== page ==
Wednesday, March 18, 2015

`In Cellophane Transparencies'

I used to have lunch with a rumpled-looking fellow who was inordinately impressed with me being a newspaper reporter. This was near Schenectady, N.Y., not the most benighted of backwaters. He was one of those blessed creatures who want to hear everything about you. About himself he was reticent. He never thought he was particularly interesting. We were mismatched, in some ways. One of the reasons I became a reporter was an inordinate interest in others. Like Adrian, I shy away from self-revelation. I’m the opposite of confessional. 

Across time, at our impromptu lunches, we got to know each other. Only slowly I learned he was an executive of sorts, the owner, with his brother, of a steel plant. Then I learned his son was a graduate of Washington University in St. Louis, an English major who had studied with Stanley Elkin and Howard Nemerov. When I told him I had read and admired both of them, I thought he would start weeping. He was not a college graduate. I sensed his brother was the real force in the family business. Adrian might have been the brother to one of the main characters in an early Elkin novel. That I knew the work of his sons’ teachers came like a stamp of approval. He, and his son, had done something right. 

Books are crusted with associations. Often they come as a package deal. I remember the times and places I’ve read them before. They trail memories, often of my earlier selves. Now when I read Nemerov, Adrian walks in beside him, with his son whom I never met. Adrian meets me at the diner when I read  “Grace to Be Said at the Supermarket” (The Blue Swallows, 1967): 

This God of ours, the Great Geometer,
Does something for us here, where He hath put
(if you want to put it that way) things in shape,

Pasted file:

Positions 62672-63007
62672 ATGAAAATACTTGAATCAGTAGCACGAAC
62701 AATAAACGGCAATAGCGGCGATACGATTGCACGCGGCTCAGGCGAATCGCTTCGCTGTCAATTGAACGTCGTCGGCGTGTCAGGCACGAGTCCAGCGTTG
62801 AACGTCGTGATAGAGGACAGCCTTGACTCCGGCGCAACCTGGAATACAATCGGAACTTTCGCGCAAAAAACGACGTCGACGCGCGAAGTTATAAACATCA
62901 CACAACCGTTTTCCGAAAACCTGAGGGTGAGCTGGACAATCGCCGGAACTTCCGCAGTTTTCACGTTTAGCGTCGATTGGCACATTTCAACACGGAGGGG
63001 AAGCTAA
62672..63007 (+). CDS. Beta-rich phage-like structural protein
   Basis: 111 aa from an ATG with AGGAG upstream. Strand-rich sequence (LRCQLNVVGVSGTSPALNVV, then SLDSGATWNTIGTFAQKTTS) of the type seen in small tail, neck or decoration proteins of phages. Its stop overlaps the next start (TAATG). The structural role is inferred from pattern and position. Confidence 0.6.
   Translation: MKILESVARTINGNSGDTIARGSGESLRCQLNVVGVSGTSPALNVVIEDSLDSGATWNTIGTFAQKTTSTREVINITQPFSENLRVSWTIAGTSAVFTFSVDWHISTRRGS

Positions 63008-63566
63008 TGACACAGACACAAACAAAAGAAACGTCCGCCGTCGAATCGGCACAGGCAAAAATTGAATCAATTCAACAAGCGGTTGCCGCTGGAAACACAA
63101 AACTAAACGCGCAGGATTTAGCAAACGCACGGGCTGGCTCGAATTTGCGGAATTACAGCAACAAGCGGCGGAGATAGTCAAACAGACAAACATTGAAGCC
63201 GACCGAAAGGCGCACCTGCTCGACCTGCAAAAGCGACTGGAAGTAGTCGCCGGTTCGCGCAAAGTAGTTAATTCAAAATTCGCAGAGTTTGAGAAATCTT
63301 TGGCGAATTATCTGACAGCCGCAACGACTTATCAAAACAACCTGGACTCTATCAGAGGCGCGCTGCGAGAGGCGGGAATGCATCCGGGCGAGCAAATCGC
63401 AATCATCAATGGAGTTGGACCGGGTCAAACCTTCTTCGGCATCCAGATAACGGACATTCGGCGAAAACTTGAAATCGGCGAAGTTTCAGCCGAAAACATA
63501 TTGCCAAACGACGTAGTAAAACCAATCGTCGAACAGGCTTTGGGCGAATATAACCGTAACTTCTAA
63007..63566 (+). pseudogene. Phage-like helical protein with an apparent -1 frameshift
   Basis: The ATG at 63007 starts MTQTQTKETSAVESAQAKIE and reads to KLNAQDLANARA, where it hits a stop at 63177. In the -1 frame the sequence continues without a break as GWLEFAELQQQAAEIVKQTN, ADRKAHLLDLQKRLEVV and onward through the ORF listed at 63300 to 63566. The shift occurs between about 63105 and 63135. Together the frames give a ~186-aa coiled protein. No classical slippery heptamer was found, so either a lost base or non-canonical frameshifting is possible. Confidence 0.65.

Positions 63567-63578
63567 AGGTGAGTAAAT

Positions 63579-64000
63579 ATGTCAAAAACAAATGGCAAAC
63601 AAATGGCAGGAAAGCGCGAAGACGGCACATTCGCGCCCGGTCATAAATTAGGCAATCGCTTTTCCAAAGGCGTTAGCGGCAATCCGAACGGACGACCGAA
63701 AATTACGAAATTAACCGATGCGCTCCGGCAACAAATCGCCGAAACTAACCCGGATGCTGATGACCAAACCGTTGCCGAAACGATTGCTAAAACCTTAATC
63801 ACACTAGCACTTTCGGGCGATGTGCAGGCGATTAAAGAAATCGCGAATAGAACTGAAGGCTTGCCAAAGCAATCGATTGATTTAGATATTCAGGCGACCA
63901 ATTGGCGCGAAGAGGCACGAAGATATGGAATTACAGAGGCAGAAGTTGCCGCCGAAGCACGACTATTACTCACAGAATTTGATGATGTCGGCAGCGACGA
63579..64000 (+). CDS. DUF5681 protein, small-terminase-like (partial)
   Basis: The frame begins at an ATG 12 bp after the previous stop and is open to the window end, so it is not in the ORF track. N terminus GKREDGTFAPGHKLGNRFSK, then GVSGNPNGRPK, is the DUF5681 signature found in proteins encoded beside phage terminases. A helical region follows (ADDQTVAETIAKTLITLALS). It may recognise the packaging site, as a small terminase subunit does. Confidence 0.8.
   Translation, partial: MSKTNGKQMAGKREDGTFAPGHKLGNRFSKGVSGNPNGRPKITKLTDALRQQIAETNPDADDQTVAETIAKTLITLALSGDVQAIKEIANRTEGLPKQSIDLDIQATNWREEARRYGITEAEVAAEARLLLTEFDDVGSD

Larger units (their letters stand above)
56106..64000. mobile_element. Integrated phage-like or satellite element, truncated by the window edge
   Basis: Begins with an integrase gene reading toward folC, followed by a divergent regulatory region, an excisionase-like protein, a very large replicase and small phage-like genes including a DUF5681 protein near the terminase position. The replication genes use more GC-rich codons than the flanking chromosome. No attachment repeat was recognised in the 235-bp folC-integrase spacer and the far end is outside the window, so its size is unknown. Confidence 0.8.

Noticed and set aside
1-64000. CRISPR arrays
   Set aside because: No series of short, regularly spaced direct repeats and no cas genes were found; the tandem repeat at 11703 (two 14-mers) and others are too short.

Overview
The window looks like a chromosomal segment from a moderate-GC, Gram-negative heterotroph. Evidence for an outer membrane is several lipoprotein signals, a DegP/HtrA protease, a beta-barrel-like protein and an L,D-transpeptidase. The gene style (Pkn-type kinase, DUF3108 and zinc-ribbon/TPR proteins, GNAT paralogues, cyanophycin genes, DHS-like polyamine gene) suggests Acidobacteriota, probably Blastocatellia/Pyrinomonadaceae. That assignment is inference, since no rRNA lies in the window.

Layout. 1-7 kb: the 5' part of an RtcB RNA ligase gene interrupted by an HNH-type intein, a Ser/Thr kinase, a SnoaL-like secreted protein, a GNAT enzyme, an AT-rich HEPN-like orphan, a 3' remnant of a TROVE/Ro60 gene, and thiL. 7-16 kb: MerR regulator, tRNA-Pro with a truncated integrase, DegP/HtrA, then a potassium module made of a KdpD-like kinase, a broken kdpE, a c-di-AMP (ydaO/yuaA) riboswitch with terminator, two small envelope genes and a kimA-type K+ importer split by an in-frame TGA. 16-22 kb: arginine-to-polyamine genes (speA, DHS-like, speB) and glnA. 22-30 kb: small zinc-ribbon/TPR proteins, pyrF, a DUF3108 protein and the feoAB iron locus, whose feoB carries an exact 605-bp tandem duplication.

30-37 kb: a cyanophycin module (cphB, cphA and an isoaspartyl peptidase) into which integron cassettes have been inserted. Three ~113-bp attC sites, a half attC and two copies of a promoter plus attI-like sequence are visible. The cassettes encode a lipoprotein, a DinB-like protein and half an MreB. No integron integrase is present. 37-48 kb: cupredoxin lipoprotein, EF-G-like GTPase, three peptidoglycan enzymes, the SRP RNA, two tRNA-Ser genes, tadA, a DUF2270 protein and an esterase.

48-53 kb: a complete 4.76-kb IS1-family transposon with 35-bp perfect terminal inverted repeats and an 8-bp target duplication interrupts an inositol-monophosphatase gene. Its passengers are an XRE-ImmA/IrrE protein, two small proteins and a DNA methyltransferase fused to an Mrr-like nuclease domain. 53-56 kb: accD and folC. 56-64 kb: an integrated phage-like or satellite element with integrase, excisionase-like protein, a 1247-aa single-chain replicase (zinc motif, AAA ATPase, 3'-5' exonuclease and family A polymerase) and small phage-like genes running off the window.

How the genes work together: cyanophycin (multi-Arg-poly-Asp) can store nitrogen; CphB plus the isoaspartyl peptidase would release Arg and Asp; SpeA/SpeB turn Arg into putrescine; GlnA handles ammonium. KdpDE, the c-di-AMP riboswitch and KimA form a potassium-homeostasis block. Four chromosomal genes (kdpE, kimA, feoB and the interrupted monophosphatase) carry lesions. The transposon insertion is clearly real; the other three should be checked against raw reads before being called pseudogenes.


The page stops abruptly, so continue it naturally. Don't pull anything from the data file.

Compressing the little lambs into orderly cubes,
Making the roast a decent cylinder,
Fairing the tin ellipsoid of a ham,
Getting the luncheon meat anonymous
In squares and oblongs with all the edges bevelled
Or rounded (streamlined, maybe, for greater speed).

“Praise Him, He hath conferred aesthetic distance
Upon our appetites, and on the bloody
Mess of our birthright, our unseemly need,
Imposed significant form. Through Him the brutes
Enter the pure Euclidean kingdom of number,
Free of their bulging and blood-swollen lives
They come to us holy, in cellophane
Transparencies, in the mystical body,
That we may look unflinchingly on death
As the greatest good, like a philosopher should.”

I don’t read it as a vegetarian screed. To my knowledge, Nemerov was not of that tribe. It’s more like thanksgiving for a blessing that makes it easier being human. We are carnivores. Some of us, though meat eaters, are queasy about what happens in the abattoir. We give thanks for the meal in front of us. Nemerov suggests we likewise thank those who bring it to us in a hygienic, convenient, palatable form. Extend the logic a little further and we can agree with Charles Lamb in “GraceBefore Meat”: 

“I own that I am disposed to say grace upon twenty other occasions in the course of the day besides my dinner. I want a form for setting out upon a pleasant walk, for a moonlight ramble, for a friendly meeting, or a solved problem. Why have we none for books, these spiritual repasts -- a grace before Milton -- a grace before Shakspeare -- a devotional exercise proper to be said before reading the Fairy Queen? -- but, the received ritual having prescribed these forms to the solitary ceremony of manducation, I shall confine my observations to the experience which I have had of the grace, properly so called; commending my new scheme for extension to a niche in the grand philosophical, poetical, and perchance in part heretical, liturgy, now compiling by my friend Homo Humanus, for the use of a certain snug congregation of Utopian Rabelaesian Christians, no matter where assembled.”

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